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Sunday, 15 February 2015 22:00

Pair of proposed new projects drives development activity in Grand Rapids

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A joint venture of Clark Construction Co. and Rockford Construction will oversee the building of the $83.1 million Biomedical Research Center Michigan State University proposed for the former Grand Rapids Press property on Michigan Street in Grand Rapids. A joint venture of Clark Construction Co. and Rockford Construction will oversee the building of the $83.1 million Biomedical Research Center Michigan State University proposed for the former Grand Rapids Press property on Michigan Street in Grand Rapids. COURTESY RENDERING

The recent announcements of a proposed speculative office tower and the unveiling of plans for Michigan State University’s long-anticipated Biomedical Research Center in Grand Rapids point to heightened demand for modern facilities in the city’s central business district.

The developers of Twelve Weston, which includes the Secchia family holding company Sibsco LLC, hope to tap into a growing need for Class A office space in the central city with a new 12-story building at the corner of Weston Street and Division Avenue.

Meanwhile, MSU debuted its plans for a 160,000-square-foot, four-story research center to be built on the former Grand Rapids Press property at Michigan Street and Monroe Avenue.

“Both projects are exciting for the downtown area,” said Kara Wood, economic development director for the City of Grand Rapids, adding that MSU’s proposed building should bring in a large number of research grants to the city.

While the total investment for the Twelve Weston project remains unknown, MSU’s proposed building at the northeast corner of Michigan Street and Monroe Avenue is expected to cost $85.1 million, plus $3 million to demolish the former Grand Rapids Press building at the site. Demolition is expected to begin as early as next month, Vennie Gore, MSU’s vice president of auxiliary services, said at the board meeting to approve the project budget. The research center is slated for completion in June 2017.

MSU’s College of Human Medicine currently leases space in the nearby Van Andel Institute (VAI). Documents supplied by MSU state that the university must vacate its space in VAI by 2017, roughly the same time the new research facility is expected to open.

Jerry Callahan, vice president of business development and strategic projects for VAI, told MiBiz that the university will maintain a presence in the facility through 2019 as part of a separate lease.

The vacated space isn’t likely to sit unused for long, as VAI has “aggressive hiring plans” and intends to add additional staff to ramp up research being done at the facility once MSU’s lease is up, Callahan said.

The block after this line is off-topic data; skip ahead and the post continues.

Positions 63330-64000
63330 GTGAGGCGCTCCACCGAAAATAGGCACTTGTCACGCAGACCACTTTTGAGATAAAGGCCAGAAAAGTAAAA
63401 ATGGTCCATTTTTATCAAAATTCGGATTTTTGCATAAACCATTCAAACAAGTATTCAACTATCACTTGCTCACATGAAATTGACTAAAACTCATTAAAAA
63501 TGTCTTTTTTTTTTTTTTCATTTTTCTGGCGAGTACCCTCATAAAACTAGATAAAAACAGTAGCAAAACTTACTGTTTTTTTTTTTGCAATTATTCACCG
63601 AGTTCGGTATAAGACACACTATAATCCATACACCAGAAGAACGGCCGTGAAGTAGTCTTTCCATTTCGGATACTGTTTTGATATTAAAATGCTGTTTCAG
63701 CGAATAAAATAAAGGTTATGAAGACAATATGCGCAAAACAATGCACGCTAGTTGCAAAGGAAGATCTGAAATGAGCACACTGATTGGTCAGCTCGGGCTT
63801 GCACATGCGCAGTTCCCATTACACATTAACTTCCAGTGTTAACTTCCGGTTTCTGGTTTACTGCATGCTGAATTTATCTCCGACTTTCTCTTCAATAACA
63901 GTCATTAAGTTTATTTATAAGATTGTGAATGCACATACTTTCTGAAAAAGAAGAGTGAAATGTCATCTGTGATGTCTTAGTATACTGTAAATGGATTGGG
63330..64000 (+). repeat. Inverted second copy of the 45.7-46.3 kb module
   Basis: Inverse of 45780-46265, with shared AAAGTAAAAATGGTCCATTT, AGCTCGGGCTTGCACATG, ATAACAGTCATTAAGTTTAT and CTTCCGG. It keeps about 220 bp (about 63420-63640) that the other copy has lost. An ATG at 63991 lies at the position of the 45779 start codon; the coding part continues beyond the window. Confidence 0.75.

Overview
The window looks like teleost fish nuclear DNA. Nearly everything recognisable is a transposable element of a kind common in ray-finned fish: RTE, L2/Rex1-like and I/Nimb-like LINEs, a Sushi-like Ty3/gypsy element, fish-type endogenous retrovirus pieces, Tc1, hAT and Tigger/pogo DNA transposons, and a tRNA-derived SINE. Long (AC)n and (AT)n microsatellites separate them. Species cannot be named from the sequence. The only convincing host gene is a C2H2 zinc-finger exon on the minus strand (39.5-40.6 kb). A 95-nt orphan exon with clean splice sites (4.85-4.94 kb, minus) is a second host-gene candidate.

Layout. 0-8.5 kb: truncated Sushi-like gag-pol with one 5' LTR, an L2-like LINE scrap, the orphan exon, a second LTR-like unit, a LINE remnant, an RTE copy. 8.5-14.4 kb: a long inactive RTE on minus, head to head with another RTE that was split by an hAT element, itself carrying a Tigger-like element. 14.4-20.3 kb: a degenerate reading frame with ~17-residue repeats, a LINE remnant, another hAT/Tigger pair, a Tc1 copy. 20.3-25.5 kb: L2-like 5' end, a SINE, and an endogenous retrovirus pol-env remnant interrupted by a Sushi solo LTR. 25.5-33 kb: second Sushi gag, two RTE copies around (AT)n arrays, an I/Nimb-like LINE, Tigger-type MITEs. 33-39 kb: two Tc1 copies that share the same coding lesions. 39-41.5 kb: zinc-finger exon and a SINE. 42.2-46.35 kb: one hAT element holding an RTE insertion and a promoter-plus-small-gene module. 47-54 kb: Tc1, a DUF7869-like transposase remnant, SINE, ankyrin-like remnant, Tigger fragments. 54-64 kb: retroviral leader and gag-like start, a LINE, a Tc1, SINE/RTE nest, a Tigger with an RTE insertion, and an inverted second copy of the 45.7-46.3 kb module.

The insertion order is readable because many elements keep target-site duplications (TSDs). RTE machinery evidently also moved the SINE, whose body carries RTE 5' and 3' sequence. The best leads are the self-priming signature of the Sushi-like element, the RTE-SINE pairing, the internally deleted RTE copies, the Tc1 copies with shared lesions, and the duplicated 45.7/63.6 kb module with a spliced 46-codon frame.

The area at the base of the Michigan Street hill where MSU plans its new facility has been a hub of development activity in recent months. The facility will sit across the street from the former Olds Manor, where CWD Real Estate Development announced plans in December for a mixed-use redevelopment. The $22 million to $26 million project will feature street-level retail or restaurant space and 77 market-rate apartments.

There’s also opportunity for additional development on the MSU property, as the new research center will only occupy about half of the 4.3-acre site. MSU plans to begin engaging the development community in the spring about ancillary projects for the parcel, Gore told MiBiz.

MSU’s new facility is being designed by Detroit-based SmithGroupJJR, while construction will be overseen by a joint venture of Lansing-based Clark Construction Co. and Grand Rapids-based Rockford Construction Co. Inc.

Rockford is also a partner in the new Twelve Weston project. Lead tenants of the office building were not immediately clear, nor was a specific construction timeline.

Wood, the city’s economic development director, said that the emergence of a new office building in downtown could help solidify GR Forward, the city’s work-in-progress downtown master plan, as it showcases the demand for companies to be located in the central business district.

The building’s proposed height of 142 feet remains the largest uncertainty. In an early February Historic Preservation Committee meeting, officials expressed concern over the proposed 12-story building, despite it being in line with other newer developments such as 38 Commerce and The Gallery on Fulton nearby.

Sources said it is likely the proposed building will need to appear before Historic Preservation Committee at least one or two more times to finalize the design before going for final city approvals. 

Read 6573 times Last modified on Sunday, 15 February 2015 16:20